There are two limitations of the current study that must be acknowledged. First, including both eyes of the same patient is a questionable choice because of the statistical lack of independence leading to an underestimation of the P values and the widths of confidence intervals, increasing the statistical power for detecting treatment differences. Second, the two groups were not treated during the same period. However, we considered it unethical to continue with the initial parameters due to the radical improvement of the results when the energy setting was changed. Because no other parameter had been changed during the study and the study started after the learning curve of the surgeon, the role of the laser energy used seems to have a strong implication on our results.

References

  1. Sekundo W, Kunert K, Russmann C, et al. First efficacy and safety study of femtosecond lenticule extraction for the correction of myopia: six months results. J Cataract Refract Surg. 2008;34:1513–1520. Erratum in: J Cataract Refract Surg. 2008;34:1819. doi:10.1016/j.jcrs.2008.05.033 [CrossRef]
  2. Sekundo W, Kunert KS, Blum M. Small incision corneal refractive surgery using the small incision lenticule extraction (SMILE) procedure for the correction of myopia and myopic astigmatism: results of a 6 month prospective study. Br J Ophthalmol. 2011;95:335–339. doi:10.1136/bjo.2009.174284 [CrossRef]
  3. Shah R, Shah S, Sengupta S. Results of small incision lenticule extraction: all-in-one femtosecond laser refractive surgery. J Cataract Refract Surg. 2011;37:127–137. doi:10.1016/j.jcrs.2010.07.033 [CrossRef]
  4. Verstergaard A, Ivarsen AR, Asp S, Hjortdal JØ. Small-incision lenticule extraction for moderate or high myopia: predictability, safety, and patient satisfaction. J Cataract Refract Surg. 2012;38:2003–2010. doi:10.1016/j.jcrs.2012.07.021 [CrossRef]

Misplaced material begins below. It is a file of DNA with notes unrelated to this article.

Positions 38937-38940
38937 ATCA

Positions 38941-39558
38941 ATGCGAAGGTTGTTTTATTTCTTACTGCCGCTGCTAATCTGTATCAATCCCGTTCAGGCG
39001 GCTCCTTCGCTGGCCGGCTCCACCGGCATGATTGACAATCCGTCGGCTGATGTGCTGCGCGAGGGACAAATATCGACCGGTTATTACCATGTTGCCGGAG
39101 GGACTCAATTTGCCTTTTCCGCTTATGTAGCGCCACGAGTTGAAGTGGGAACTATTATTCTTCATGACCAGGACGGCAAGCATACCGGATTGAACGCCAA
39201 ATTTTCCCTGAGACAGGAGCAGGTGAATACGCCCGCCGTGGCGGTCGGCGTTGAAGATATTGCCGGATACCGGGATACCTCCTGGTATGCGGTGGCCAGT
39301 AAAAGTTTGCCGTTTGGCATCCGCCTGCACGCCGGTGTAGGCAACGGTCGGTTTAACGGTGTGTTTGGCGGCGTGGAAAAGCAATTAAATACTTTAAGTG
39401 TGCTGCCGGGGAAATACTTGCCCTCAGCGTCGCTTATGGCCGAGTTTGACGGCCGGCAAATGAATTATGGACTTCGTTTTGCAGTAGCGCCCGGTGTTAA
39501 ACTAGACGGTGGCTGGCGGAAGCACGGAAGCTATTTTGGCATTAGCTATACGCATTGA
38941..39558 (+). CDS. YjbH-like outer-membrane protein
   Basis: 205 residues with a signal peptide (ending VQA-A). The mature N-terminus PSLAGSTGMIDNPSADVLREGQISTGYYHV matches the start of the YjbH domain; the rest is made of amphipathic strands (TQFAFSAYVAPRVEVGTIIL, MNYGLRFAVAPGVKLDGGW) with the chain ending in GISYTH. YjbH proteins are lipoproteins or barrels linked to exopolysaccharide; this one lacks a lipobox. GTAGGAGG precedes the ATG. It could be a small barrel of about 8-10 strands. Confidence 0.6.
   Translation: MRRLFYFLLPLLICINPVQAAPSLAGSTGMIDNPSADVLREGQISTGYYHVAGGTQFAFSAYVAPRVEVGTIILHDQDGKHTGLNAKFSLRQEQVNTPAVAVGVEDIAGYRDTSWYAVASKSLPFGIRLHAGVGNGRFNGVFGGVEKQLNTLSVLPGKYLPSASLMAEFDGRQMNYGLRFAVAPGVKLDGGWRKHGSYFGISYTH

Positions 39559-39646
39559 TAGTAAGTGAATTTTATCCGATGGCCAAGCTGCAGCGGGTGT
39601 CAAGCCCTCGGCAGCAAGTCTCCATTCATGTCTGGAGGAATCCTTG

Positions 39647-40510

5. Hjortdal JO, Vestergaard AH, Ivarsen A, Ragunathan S, Asp S. Predictors for the outcome of small-incision lenticule extraction for myopia. J Refract Surg. 2012;28:865–871. doi:10.3928/1081597X-20121115-01 [CrossRef]
  6. Sekundo W, Gertnere J, Bertelmann T, Solomatin I. One-year refractive results, contrast sensitivity, high-order aberrations and complications after myopic small-incision lenticule extraction (ReLEx SMILE). Graefes Arch Clin Exp Ophthalmol. 2014;252:837–843. doi:10.1007/s00417-014-2608-4 [CrossRef]
  7. Reinstein DZ, Carp GI, Archer TJ, Gobbe M. Outcomes of small incision lenticule extraction (SMILE) in low myopia. J Refract Surg. 2014;30:812–818. Erratum in: J Refract Surg. 2015;31:60. doi:10.3928/1081597X-20141113-07 [CrossRef]
  8. Shah R, Shah S. Effect of scanning patterns on the results of femtosecond laser lenticule extraction refractive surgery. J Cataract Refract Surg. 2011;37:1636–1647. doi:10.1016/j.jcrs.2011.03.056 [CrossRef]
  9. Kamiya K, Shimizu K, Igarashi A, Kobashi H. Visual and refractive outcomes of femtosecond lenticule extraction and small-incision lenticule extraction for myopia. Am J Ophthalmol. 2014;157:128–134. doi:10.1016/j.ajo.2013.08.011 [CrossRef]
  10. Demirok A, Agca A, Ozgurhan EB, et al. Femtosecond lenticule extraction for correction of myopia: a 6 month follow-up study. Clin Ophthalmol. 2013;7:1041–1047.
  11. Donate D, Albert O, Colliac JP, et al. Femtosecond laser: a micromachining system for corneal surgery [article in French]. J Fr Ophtalmol. 2004;25:783–789. doi:10.1016/S0181-5512(04)96214-6 [CrossRef]
  12. Lin F, Xu Y, Yang Y. Comparison of the visual results after SMILE and femtosecond laser-assisted LASIK for myopia. J Refract Surg. 2014;30:248–254. Erratum in: J Refractive Surg. 2014;30:582. doi:10.3928/1081597X-20140320-03 [CrossRef]
  13. Moshirfar M, McCaughey MV, Reinstein DZ, Shah R, Santiago-Caban L, Fenzl CR. Small-incision lenticule extraction. J Cataract Refract Surg. 2015;41:652–665. doi:10.1016/j.jcrs.2015.02.006 [CrossRef]
  14. Pedersen IB, Ivarsen A, Hjortdal J. Three-year results of small incision lenticule extraction for high myopia: refractive outcomes and aberrations. J Refract Surg. 2015;31:719–724. doi:10.3928/1081597X-20150923-11 [CrossRef]
  15. Netto MV, Mohan RR, Medeiros FW, et al. Femtosecond laser and microkeratome corneal flaps: comparison of stromal wound healing and inflammation. J Refract Surg. 2007;23:667–676.
  16. Juhasz T, Kastis GA, Suárez C, Bor Z, Bron WE. Time-resolved observations of shock waves and cavitation bubbles generated by femtosecond laser pulses in corneal tissue and water. Lasers Surg Med. 1996;19:23–31. doi:10.1002/(SICI)1096-9101(1996)19:1<23::AID-LSM4>3.0.CO;2-S [CrossRef]